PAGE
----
Kevin and I finally had a weekend to ourselves without the hub-bub and commotion of friends, family, and constant travel. It’s not that we don’t like the go-go-go and adventures, in fact we live for it, but every once and awhile you just crave your own home, a glass of wine and the “How’s it going at work?” kind of conversation. For the first time in two months, were able to do exactly that.
While Kevin worked on one of his many inventions in the man cave, I prepped artichokes, sangria and one of my staples—bruschetta. I had never made the first two prior, but I’ve been hooked on bruschetta since the first time I tasted it in Italy. No wonder I’m hooked.
I looked up multiple recipes for Sangria, came away with the basic knowledge needed to prepare it and pulled my typical, “I got this” approach. Truth be told, all you really need is a bottle of wine (or three, like Kevin and I used) some white grape juice (half a cup per bottle should do you just fine) soda water (also half a cup) and a bunch of fresh fruit. I used strawberries, raspberries and granny smith apples for my fruit. Also, as much as I drink wine, the type of wine most sangria recipes recommended was foreign to me. Viognier, (pronounced VEE-un-yay) isn’t something you’ll find much variety of in your standard grocery store. After doing my homework, I discovered it was more mellow than a Chardonnay and less acidic than a Sauvignon Blanc (sad face.) So I met in the middle and used Pinot Grigio as the substitute.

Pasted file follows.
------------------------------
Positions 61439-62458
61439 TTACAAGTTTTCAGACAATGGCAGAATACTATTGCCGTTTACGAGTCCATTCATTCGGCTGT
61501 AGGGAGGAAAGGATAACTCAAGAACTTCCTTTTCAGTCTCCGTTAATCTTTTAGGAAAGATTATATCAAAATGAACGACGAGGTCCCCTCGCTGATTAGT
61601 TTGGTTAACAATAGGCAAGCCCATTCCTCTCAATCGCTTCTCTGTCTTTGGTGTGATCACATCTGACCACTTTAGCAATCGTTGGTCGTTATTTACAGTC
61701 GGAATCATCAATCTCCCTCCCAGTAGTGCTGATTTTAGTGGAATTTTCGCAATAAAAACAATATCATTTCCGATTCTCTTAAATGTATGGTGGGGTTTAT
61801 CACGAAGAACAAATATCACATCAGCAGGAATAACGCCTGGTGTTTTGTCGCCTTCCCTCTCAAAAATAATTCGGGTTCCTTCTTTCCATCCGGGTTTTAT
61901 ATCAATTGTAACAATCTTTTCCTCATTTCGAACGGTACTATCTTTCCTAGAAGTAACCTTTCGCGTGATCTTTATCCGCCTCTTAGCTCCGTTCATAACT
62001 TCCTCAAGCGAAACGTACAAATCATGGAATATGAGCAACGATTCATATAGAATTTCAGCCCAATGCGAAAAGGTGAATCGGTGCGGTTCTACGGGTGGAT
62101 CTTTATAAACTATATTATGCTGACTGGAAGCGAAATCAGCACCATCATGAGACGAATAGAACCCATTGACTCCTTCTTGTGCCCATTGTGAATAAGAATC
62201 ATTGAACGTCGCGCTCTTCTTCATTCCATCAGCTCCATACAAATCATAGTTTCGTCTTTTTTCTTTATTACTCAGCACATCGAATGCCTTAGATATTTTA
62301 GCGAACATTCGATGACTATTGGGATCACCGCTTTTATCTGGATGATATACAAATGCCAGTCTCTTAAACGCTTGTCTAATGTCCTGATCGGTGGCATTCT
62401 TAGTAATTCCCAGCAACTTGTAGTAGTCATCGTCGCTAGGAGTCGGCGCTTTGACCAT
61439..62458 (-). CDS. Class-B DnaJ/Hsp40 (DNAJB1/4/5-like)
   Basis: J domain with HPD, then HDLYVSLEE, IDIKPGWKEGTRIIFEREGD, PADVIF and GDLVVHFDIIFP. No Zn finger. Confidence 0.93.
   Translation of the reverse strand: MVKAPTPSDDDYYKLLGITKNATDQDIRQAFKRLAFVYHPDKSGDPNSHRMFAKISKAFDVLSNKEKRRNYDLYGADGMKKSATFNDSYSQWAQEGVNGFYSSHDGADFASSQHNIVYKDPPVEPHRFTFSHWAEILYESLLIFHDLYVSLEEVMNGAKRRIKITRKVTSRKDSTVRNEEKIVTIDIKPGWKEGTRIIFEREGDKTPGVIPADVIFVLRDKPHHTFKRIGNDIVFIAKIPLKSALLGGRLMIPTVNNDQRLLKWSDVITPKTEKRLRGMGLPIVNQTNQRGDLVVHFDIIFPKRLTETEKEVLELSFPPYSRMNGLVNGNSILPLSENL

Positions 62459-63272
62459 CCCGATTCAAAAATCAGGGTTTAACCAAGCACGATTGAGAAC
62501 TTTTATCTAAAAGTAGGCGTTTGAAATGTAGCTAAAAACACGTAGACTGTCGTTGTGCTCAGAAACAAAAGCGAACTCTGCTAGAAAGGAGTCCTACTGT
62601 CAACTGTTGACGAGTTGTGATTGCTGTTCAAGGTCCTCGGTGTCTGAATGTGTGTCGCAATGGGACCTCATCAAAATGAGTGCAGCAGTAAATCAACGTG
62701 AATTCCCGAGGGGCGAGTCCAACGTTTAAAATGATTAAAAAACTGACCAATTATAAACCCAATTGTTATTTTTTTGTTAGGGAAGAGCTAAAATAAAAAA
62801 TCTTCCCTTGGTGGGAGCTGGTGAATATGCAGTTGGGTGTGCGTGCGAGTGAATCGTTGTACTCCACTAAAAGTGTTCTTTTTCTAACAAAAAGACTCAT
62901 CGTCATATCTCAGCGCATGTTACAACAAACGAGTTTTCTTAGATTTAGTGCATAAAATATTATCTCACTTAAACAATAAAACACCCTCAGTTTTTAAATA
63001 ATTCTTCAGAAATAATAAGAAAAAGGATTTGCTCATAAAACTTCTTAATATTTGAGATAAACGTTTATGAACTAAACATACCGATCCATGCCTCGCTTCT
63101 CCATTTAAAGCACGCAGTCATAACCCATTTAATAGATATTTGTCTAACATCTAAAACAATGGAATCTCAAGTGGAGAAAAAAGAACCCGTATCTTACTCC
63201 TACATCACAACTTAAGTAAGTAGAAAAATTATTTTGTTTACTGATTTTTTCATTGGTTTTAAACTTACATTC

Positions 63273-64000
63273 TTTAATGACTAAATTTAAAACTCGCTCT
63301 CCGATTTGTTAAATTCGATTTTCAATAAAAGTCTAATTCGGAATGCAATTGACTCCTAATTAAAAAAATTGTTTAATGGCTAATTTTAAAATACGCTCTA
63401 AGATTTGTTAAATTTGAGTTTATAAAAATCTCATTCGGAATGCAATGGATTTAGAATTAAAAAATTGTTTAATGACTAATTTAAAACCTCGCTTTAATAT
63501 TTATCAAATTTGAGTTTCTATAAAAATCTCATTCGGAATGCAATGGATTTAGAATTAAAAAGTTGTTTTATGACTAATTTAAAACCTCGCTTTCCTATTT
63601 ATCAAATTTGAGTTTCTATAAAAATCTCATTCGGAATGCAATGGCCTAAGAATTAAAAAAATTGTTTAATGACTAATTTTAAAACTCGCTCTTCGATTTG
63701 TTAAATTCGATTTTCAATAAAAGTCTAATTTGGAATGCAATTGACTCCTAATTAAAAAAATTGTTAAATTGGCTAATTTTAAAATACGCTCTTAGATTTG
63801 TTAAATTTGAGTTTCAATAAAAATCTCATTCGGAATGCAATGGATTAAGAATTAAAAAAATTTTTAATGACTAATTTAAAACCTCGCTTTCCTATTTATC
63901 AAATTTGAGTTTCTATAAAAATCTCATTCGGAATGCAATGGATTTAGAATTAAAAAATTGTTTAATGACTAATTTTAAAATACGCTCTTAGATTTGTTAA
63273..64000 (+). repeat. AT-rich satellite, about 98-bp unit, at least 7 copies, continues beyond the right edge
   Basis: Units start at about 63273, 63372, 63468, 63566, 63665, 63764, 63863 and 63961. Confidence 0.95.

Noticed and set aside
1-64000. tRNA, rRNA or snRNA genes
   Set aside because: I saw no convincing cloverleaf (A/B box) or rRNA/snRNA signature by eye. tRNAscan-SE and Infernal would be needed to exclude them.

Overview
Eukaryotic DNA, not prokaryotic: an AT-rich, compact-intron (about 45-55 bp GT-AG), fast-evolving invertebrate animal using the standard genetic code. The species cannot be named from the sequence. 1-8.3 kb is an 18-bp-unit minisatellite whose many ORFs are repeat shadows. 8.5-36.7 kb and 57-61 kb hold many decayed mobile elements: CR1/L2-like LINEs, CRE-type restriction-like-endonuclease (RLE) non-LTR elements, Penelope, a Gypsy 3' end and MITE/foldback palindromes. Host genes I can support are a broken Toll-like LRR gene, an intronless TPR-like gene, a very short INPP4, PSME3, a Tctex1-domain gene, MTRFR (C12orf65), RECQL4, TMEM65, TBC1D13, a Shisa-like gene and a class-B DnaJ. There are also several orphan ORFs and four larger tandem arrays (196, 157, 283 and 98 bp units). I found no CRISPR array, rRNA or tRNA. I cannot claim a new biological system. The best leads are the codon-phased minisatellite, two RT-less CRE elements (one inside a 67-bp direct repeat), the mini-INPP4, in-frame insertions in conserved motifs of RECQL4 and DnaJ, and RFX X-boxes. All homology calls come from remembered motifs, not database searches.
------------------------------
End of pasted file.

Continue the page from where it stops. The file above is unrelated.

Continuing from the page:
Steaming artichokes was certainly a new experience and one I’m glad I just didn’t wing. I purchased my artichokes without any knowledge of what I was looking for—picture me in a super market going through a bin of artichokes, lulling over the “perfect” ones when in reality I haven’t got a clue. So make sure to read up on the entire process, buying and cooking, before you delve into this culinary adventure. I recommend a recipe I found on Simply Recipes by Elise Bauer: http://www.simplyrecipes.com/recipes/how_to_cook_and_eat_an_artichoke/
Have you made sangria or steamed artichokes before? Be sure to tell me how many bottles of wine (and what kind) you used and what sauce you paired your artichokes with! P.S. I used a whipped garlic-parm heavy cream mixture.